Anglo-Saxon architecture | Wikipedia

Who, what and exactly when were there early Anglo-Saxons, the East Angles, Saxons?

Sassenach Saxon or Norman Church dating of Saint Andrew’s Church in Suffolk

I have absolutely no idea if Wissett’s fine church is one of the last and youngest Anglo-Saxon round towers built ,or, one of the oldest Norman towered buildings. It is just rather surprising there was not zero doubt in the previous millennia.

I do not have a clue about square towers as not visited many of them, yet.

Who wood have believed it was of those East Angles?

St Andrew’s Church Wissett Suffolk

On ascending the spiral staircase, the visitor will find himself or herself in the Tower room. This space is remarkable chiefly for the age of the wood within, it has been analysed by dendrochronology and radiocarbon dating, which has suggested that the timbers that formed the ceiling of the tower room were felled between 1145 and 1205 AD. This is contemporary with the tower itself.

On the next level the second floor will be found, which was the old ringing chamber. This is considerably smaller than the tower room below and is lit by the circular windows that can be seen from ground level. Three of these have been blocked-up, leaving only one on the north side, which is clearly visible from ground level.

The topmost part with its belfry windows, gargoyles and battlements is dated much later than the lower parts of the tower. In 1439 John Alderych left two marks (134p) in his will – to reparation of tower and other reassances.
The Tower – St Andrew’s Church, Wissett (booklet)

The round tower, typical of South Norfolk and North Suffolk, has some original small Norman round-headed windows. The ground floor West window and the belfry windows are later as are the battlements.

The small circular windows, two still blocked but one recently reopened, are now generally thought to be a local style, compatible with post-conquest date, and not indicative of the Saxon period.
The Exterior – St Andrew’s Church, Wissett (booklet)

Are you dating a round or a square tower?

A summary of the standard dating methods for these churches seems to be:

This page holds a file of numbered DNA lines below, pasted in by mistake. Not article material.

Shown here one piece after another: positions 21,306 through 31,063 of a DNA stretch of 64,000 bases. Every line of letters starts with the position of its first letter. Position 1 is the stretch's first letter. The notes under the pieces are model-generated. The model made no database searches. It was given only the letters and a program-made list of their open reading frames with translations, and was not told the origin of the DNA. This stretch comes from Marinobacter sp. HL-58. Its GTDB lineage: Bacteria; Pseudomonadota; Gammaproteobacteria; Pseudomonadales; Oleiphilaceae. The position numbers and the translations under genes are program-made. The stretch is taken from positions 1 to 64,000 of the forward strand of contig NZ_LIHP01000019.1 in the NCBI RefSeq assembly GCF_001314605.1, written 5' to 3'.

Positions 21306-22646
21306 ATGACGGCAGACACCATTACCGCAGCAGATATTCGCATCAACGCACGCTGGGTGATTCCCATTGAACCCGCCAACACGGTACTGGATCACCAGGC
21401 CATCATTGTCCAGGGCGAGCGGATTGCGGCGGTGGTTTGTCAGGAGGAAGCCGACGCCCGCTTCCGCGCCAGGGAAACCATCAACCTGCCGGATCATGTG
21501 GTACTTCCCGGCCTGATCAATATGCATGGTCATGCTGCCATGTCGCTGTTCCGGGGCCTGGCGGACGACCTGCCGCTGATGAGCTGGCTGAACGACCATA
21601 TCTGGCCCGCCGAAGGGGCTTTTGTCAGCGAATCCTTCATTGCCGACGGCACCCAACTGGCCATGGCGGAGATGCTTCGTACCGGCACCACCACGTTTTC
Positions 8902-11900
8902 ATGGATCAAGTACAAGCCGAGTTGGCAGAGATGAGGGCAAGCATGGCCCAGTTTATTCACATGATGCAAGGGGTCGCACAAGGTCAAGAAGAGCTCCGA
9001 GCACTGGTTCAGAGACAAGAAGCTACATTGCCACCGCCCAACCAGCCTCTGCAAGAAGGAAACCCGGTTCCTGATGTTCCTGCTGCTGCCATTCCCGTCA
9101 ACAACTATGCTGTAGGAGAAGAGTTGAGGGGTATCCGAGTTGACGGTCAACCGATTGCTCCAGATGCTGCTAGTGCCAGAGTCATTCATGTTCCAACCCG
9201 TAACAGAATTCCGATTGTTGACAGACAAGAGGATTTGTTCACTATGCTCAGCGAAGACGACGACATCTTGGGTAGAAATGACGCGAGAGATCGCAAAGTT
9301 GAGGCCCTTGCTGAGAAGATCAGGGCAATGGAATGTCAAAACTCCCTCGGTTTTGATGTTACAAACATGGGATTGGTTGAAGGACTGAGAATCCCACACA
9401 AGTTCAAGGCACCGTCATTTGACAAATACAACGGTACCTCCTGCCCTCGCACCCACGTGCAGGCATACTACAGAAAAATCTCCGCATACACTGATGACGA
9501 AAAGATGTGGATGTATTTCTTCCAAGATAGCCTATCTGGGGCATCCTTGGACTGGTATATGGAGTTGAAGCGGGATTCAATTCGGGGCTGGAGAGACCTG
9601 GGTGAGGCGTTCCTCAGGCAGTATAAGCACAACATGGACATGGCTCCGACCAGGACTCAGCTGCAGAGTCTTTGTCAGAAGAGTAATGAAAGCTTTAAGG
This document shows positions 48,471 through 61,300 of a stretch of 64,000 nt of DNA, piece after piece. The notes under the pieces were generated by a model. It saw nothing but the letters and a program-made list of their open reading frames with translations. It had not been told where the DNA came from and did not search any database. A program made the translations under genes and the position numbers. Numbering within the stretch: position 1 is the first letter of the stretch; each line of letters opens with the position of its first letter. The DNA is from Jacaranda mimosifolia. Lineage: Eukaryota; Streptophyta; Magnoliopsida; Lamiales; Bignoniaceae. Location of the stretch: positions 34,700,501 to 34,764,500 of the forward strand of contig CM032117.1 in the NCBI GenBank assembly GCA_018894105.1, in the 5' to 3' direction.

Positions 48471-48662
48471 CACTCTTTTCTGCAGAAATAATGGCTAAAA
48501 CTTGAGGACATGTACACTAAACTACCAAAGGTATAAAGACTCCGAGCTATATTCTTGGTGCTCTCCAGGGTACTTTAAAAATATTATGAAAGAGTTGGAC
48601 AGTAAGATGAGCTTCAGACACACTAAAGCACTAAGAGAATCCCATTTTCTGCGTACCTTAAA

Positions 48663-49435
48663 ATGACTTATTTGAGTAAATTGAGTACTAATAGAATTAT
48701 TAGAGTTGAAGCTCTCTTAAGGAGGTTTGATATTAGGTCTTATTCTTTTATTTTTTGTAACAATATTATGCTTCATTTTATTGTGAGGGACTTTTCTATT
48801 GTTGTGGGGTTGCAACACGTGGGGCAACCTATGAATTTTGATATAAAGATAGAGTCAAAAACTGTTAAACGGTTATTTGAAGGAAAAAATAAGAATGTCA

# If a square tower then only Norman
# Saxon is only round towers but Norman Churches also built with these attached.
# Norman structures can be on or totally replacing the previous efforts of proper old North folk and Suffolk.

The mysterious builders of the what look to be the older round towers are suggested as only using flint and lime mortar because there is not much big rock on the East Anglian Heights but a lot of sand, chalk and flint. Even the Roman Empire fort at Burgh Castle in Norfolk was not built using imported large slabs of hard stone/rock.

It is suggested that the Normans shipped in building materials from overseas, from that Europe no less. Stone mason’s work is therefore linked to the fine examples of Norman craftsmanship.

As above, so below

Most of the older structures are unlikely to look much like they originally did, either externally or internally. Peer reviewed dating suggests some of these places of worship are over 1000 years old. They have been repaired with lime mortar, Roman bricks, new flint facings and white plaster.

Strangely to my modern mind, the earliest external building walls seemed to have been mostly covered in white plaster. Not sure if that includes the tubular towers. I have no issue with this as it fits into mythological and historicial models based on Immanuel Velikovsky, Saturn Myth, Thunderbolts, Alfred de Grazia, Anthony Peratt’s plasma instabilities and petroglyphs etc.

As above, so below. The Egyptian pyramids, the geoglyphs England’s white horses, the what are described as Norfolk hill forts, the East Anglian Roman Saxon Shore sea forts, the white cave paintings and petroglyphs, Malta and Gozo’s megalithic ‘temples’, Stonehenge and its earthworks including the Curses etc.